Folklore in The Return of the Native -- Discussion Questions

Philip V. Allingham, Faculty of Education, Lakehead University, Thunder Bay, Ontario

1. In "Hardy and Folklore" James Gindin asserts that "Hardy organizes the novel around folk festivals with pagan origins" (Norton ed., 396), notably the Guy Fawkes bonfire and the mummers' play at Christmas time. "Hardy relates his mummers' play to his other themes in The Return of the Native, for he has Eustacia usurp the role of the Turkish Knight, the villain, the character who kills the valiant Crusader but is finally slain by the righteous Saint George, as an indication of Eustacia's role in the traditional community on Egdon Heath" (397). However, in "Hardy's Mummers" (Nineteenth-Century Literature 41, 2: 172-189) Robert Squillace asserts that Hardy was unaware of the pagan origins of The Play of St. George, and that his use of this mummers' "play is not an example of unconscious paganism boiling beneath a veneer of conscious Christianity" (178), although Hardy took great care in the novel "to ensure that he included only material genuinely part of the folk tradition in it" (181). Hardy's reason for using both the Guy Fawkes bonfire and the mummers' play, insists Squillace, is that "they comprise an anti-reality, a mistaken science in which the truly educated or evolved can no longer maintain their belief" (184).

A. Evaluate the implications of Eustacia's enacting the role of the Turkish Knight in "Through the Moonlight" (Book the Second, Chapter Five--pp. 102-108 in Norton edn.).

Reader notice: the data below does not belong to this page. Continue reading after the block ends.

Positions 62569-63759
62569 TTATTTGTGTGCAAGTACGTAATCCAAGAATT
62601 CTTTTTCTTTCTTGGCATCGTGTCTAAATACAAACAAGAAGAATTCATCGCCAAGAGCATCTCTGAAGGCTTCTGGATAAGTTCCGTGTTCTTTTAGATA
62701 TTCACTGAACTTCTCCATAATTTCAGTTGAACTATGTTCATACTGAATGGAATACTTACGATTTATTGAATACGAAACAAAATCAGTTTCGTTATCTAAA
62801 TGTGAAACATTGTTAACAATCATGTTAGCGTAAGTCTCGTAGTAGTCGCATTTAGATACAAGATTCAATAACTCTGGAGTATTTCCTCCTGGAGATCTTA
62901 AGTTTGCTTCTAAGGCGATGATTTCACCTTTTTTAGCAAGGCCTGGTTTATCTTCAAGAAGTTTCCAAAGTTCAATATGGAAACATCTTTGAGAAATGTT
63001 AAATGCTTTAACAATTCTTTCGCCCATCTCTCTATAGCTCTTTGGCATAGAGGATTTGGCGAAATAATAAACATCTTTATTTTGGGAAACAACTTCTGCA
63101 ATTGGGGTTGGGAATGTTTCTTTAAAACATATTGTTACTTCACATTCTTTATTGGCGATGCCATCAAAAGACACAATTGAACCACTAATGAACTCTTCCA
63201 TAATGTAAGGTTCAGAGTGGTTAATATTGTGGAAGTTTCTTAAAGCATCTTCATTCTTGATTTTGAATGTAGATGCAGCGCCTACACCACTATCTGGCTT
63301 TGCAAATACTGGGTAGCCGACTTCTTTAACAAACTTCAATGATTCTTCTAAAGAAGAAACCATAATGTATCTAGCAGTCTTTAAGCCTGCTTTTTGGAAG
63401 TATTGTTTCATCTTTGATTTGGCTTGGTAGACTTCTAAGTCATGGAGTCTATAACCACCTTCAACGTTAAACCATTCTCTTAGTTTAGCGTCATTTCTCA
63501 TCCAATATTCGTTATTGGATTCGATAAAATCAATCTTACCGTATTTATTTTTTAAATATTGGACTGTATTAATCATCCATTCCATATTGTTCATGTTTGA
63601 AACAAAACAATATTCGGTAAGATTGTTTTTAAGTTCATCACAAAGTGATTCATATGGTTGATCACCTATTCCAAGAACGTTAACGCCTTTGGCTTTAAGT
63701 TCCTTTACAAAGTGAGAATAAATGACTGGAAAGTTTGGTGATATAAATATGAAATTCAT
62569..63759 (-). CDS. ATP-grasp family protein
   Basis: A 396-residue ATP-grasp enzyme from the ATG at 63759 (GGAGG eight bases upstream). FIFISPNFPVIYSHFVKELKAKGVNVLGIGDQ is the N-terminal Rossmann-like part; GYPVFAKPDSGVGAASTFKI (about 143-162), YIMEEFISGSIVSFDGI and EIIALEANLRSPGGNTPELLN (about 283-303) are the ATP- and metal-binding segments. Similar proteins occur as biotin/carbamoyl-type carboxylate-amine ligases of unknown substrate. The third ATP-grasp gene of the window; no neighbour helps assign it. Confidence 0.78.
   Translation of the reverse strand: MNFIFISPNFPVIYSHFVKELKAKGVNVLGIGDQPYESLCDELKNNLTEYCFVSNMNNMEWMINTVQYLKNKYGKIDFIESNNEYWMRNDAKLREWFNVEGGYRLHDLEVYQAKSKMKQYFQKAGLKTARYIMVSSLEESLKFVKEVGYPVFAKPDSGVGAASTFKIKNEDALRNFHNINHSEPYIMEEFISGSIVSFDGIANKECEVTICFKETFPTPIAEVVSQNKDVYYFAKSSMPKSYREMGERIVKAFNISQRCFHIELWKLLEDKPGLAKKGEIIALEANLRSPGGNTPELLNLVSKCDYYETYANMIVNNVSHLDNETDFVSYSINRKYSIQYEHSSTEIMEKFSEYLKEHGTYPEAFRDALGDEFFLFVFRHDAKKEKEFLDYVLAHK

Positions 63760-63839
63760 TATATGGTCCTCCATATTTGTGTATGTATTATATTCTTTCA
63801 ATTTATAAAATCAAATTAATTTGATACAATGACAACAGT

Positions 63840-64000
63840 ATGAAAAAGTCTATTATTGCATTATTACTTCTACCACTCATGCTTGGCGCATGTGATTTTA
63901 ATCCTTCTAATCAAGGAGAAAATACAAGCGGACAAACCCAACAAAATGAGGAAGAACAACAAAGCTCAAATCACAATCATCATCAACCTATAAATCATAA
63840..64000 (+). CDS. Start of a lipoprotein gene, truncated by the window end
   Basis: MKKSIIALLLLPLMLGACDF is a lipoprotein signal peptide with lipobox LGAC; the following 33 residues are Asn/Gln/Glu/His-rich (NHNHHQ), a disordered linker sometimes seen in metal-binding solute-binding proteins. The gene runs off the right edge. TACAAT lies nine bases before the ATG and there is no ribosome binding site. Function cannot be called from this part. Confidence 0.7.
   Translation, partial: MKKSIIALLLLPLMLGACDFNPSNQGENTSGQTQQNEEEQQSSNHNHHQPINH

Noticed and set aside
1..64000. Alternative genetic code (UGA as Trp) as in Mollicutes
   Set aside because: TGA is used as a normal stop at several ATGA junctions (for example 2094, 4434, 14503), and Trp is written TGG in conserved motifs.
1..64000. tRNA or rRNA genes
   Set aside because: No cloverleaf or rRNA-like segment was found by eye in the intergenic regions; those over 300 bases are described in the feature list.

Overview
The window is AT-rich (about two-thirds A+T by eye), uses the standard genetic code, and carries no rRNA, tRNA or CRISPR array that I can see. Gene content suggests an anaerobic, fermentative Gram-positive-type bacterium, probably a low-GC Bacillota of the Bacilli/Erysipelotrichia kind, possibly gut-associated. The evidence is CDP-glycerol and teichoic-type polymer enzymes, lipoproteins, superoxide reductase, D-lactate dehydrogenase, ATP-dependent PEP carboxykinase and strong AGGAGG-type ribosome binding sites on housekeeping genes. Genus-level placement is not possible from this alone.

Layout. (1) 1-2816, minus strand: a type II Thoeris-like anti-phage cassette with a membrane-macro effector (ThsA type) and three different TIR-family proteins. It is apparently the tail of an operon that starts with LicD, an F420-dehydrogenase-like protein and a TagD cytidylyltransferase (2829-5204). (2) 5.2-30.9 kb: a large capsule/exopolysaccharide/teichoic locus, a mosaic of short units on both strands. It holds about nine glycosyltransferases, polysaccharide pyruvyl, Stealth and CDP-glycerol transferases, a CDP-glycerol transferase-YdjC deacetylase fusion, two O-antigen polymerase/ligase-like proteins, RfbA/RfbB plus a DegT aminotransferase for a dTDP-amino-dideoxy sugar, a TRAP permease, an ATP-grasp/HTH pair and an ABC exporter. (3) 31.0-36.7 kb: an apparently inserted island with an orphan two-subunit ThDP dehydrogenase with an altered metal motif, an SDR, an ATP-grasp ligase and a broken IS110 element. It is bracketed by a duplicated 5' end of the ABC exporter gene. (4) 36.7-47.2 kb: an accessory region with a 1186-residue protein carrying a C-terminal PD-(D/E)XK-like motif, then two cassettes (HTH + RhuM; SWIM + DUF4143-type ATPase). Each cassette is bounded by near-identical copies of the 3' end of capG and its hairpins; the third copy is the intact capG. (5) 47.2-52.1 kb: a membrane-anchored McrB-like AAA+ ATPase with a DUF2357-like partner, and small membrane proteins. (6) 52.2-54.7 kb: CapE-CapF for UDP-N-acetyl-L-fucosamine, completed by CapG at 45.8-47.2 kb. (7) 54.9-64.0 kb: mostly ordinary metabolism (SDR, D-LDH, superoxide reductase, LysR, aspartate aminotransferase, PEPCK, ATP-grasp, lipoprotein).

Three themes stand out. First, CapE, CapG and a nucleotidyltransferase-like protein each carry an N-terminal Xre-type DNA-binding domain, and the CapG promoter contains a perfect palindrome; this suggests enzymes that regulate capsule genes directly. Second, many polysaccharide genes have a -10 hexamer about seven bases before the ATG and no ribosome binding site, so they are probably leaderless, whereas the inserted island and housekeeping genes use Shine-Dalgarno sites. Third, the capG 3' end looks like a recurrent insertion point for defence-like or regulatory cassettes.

B. Summarize the traditions of the mummers' play that Hardy mentions in The Return of the Native.

C. Continues Squillace, "the mummers' play in The Return of the Native does not manifest the unconscious conflicts of the natives of Egdon Heath; rather, it reflects the evolutionary stage of heath society, the superstitious Christianity of the Middle Ages" (185). Assess the accuracy of this remark, then suggest how the play relates to the larger themes and issues of the novel, making it almost a play-within-a-play, as with "The Murder of Gonzago" in Shakespeare's Hamlet.

D. Thomas Hardy in his reminiscences of local customs in William Archer's Real Conversations (1904) stated that the village mummers of his childhood "would go to the farmhouses round, between Christmas and Twelfth Night doing some four or five performances each evening, and getting ale and money at every house" (as cited in Alan Brody, The English Mummers and Their Plays: Traces of Ancient Mystery [1970]: 15). How does even this brief account indicate that in the novel Hardy is manipulating the mumming tradition to serve his own ends?


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Last modified 15 September 2003